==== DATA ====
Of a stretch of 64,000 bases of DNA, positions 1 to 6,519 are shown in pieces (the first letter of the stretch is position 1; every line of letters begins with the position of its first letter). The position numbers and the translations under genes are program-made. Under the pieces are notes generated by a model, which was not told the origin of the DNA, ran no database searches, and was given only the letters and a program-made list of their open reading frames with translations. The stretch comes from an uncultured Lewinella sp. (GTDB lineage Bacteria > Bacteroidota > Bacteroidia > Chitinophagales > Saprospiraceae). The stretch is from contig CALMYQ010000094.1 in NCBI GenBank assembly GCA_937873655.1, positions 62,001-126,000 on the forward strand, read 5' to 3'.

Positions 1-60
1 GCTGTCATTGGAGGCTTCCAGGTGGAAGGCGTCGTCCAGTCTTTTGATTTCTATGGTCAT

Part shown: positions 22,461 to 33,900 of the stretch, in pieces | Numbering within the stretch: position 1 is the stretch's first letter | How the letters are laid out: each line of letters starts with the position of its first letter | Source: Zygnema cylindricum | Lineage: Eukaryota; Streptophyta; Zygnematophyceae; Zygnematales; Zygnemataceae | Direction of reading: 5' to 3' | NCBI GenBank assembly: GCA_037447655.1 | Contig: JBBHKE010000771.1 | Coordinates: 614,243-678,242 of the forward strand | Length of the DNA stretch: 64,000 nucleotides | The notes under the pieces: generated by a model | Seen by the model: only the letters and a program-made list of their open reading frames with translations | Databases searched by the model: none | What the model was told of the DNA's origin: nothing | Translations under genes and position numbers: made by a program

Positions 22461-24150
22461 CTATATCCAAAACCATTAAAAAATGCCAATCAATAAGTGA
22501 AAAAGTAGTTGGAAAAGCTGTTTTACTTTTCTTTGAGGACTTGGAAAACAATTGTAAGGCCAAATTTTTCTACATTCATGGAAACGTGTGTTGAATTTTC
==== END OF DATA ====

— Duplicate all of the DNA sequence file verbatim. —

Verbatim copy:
Of a stretch of 64,000 bases of DNA, positions 1 to 6,519 are shown in pieces (the first letter of the stretch is position 1; every line of letters begins with the position of its first letter). The position numbers and the translations under genes are program-made. Under the pieces are notes generated by a model, which was not told the origin of the DNA, ran no database searches, and was given only the letters and a program-made list of their open reading frames with translations. The stretch comes from an uncultured Lewinella sp. (GTDB lineage Bacteria > Bacteroidota > Bacteroidia > Chitinophagales > Saprospiraceae). The stretch is from contig CALMYQ010000094.1 in NCBI GenBank assembly GCA_937873655.1, positions 62,001-126,000 on the forward strand, read 5' to 3'.

Positions 1-60
1 GCTGTCATTGGAGGCTTCCAGGTGGAAGGCGTCGTCCAGTCTTTTGATTTCTATGGTCAT

Part shown: positions 22,461 to 33,900 of the stretch, in pieces | Numbering within the stretch: position 1 is the stretch's first letter | How the letters are laid out: each line of letters starts with the position of its first letter | Source: Zygnema cylindricum | Lineage: Eukaryota; Streptophyta; Zygnematophyceae; Zygnematales; Zygnemataceae | Direction of reading: 5' to 3' | NCBI GenBank assembly: GCA_037447655.1 | Contig: JBBHKE010000771.1 | Coordinates: 614,243-678,242 of the forward strand | Length of the DNA stretch: 64,000 nucleotides | The notes under the pieces: generated by a model | Seen by the model: only the letters and a program-made list of their open reading frames with translations | Databases searched by the model: none | What the model was told of the DNA's origin: nothing | Translations under genes and position numbers: made by a program

Positions 22461-24150
22461 CTATATCCAAAACCATTAAAAAATGCCAATCAATAAGTGA
22501 AAAAGTAGTTGGAAAAGCTGTTTTACTTTTCTTTGAGGACTTGGAAAACAATTGTAAGGCCAAATTTTTCTACATTCATGGAAACGTGTGTTGAATTTTC